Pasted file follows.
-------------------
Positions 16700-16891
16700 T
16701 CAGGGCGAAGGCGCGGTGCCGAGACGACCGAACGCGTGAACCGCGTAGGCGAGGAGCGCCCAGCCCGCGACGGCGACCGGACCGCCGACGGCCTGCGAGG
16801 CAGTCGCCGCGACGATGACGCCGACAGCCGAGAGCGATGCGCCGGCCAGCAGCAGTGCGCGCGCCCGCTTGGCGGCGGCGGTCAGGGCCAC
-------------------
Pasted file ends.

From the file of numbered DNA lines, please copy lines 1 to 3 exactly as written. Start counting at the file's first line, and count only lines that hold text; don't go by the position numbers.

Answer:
Positions 16700-16891
16700 T
16701 CAGGGCGAAGGCGCGGTGCCGAGACGACCGAACGCGTGAACCGCGTAGGCGAGGAGCGCCCAGCCCGCGACGGCGACCGGACCGCCGACGGCCTGCGAGG